• Titrate dose based on patient’s report of pain until adequate analgesia (50% reduction in patient’s pain rating on numerical or visual analogue scale or patient reports satisfactory relief) is attained. Determine dose by calculating the previous 24-hr analgesic requirement and converting to the equianalgesic morphine dose using. The conversion ratio from morphine to transdermal fentanyl is conservative; 50% of patients may require a dose increase after initial application. Increase after 3 days based on required daily doses of supplemental analgesics. Increases should be based on ratio of 45 mg/24 hr of oral morphine to 12.5 mcg/hr increase in transdermal fentanyl dose.
    • Coadministration with nonopioid analgesics may have additive analgesic effects and permit lower opioid doses.
    • To convert to another opioid analgesic, remove transdermal fentanyl system and begin treatment with half the equianalgesic dose of the new analgesic in 12–18 hr.
    • Medication should be discontinued gradually after long-term use to prevent withdrawal symptoms.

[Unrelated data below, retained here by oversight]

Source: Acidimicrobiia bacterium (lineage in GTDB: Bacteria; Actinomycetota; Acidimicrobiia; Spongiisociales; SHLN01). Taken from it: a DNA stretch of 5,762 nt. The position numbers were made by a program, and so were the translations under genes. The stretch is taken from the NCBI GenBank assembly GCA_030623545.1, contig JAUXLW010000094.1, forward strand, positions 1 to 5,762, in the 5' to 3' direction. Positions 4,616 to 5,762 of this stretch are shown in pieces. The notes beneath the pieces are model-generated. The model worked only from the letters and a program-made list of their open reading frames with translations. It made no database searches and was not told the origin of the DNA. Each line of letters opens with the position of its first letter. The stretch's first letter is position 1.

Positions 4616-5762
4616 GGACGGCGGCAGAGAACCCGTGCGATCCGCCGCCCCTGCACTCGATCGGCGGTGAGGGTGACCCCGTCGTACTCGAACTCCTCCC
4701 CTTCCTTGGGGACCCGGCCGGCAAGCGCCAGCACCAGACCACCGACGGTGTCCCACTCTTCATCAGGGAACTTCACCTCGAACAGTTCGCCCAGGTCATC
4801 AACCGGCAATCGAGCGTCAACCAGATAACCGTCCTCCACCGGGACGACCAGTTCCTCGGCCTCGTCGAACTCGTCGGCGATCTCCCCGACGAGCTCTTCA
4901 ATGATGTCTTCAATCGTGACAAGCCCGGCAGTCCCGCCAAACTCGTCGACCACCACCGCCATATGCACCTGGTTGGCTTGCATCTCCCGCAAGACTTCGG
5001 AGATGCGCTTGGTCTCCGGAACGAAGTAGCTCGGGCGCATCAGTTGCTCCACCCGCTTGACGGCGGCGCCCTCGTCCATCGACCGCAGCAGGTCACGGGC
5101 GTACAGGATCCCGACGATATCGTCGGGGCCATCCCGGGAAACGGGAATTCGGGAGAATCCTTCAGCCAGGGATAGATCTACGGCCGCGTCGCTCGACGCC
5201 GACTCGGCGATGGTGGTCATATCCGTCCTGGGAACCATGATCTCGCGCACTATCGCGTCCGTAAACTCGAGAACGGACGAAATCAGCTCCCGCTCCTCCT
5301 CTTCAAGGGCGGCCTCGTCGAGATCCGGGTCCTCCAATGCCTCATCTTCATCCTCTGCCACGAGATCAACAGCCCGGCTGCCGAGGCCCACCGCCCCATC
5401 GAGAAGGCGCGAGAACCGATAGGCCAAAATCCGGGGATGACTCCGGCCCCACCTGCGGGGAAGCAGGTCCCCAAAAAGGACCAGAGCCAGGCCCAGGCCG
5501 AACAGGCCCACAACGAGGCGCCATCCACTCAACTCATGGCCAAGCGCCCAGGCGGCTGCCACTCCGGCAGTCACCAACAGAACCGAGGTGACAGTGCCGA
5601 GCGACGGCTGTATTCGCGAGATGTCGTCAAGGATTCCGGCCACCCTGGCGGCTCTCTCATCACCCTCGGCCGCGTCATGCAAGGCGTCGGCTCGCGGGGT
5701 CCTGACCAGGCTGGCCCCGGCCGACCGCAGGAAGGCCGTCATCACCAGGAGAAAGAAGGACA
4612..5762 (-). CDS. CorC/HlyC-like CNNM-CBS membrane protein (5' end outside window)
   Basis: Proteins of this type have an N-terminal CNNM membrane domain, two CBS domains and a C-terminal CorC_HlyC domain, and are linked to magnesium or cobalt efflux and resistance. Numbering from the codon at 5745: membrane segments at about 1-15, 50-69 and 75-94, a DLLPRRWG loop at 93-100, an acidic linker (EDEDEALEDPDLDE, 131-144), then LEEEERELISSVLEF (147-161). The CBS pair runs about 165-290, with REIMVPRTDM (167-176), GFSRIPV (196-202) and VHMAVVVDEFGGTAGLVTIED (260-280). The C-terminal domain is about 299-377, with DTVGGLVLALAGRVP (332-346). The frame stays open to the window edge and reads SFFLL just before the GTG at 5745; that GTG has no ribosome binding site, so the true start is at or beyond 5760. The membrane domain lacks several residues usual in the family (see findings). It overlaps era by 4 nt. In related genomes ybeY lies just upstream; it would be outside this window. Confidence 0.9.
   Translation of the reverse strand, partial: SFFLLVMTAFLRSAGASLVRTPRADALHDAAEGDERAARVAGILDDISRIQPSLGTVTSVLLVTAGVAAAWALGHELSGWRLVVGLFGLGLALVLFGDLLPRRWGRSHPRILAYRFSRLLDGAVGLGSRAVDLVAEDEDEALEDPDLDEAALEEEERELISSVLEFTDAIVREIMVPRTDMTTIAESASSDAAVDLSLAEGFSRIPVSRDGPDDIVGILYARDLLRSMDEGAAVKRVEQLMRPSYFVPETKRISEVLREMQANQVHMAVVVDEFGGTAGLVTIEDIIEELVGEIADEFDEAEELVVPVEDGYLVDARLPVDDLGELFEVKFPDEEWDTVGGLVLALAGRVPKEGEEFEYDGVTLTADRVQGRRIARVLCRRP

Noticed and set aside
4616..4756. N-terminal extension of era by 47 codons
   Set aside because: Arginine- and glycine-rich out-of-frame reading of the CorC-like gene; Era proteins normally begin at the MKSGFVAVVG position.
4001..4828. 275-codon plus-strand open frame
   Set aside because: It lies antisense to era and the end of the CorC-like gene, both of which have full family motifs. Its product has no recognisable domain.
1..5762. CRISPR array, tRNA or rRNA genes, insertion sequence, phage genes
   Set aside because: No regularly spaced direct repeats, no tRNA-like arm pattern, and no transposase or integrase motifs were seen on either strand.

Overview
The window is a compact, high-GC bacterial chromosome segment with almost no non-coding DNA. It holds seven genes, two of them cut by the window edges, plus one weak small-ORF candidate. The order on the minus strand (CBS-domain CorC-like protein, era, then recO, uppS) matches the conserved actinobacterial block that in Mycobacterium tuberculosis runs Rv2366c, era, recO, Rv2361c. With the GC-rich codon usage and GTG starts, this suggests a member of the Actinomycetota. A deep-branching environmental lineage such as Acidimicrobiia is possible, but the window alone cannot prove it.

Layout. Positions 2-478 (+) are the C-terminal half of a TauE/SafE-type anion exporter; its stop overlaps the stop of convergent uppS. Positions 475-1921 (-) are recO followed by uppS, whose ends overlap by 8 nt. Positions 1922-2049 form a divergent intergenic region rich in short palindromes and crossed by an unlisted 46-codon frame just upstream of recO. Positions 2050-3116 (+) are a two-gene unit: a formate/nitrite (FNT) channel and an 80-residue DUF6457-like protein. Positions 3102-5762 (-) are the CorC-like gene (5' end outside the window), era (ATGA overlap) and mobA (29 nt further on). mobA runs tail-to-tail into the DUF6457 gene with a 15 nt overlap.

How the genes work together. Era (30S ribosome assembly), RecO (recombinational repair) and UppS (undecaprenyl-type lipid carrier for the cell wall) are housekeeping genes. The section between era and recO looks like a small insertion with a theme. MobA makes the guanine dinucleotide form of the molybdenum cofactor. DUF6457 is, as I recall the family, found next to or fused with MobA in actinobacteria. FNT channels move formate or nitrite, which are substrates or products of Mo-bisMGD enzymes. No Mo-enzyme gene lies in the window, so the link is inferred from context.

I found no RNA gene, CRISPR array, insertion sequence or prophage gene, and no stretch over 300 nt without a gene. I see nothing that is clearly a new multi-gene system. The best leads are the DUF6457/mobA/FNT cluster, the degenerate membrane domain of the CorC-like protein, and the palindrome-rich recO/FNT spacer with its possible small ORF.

• Transdermal: Apply system to flat, nonirritated, and nonirradiated site such as chest, back, flank, or upper arm. If skin preparation is necessary, use clear water and clip, do not shave, hair. Allow skin to dry completely before application. Apply immediately after removing from package. Do not alter the system (i.e., cut) in any way before application. Remove liner from adhesive layer and press firmly in place with palm of hand for 30 sec, especially around the edges, to make sure contact is complete. Remove used system and fold so that adhesive edges are together. Flush system down toilet immediately on removal or follow the institutional policy. Apply new system to a different site.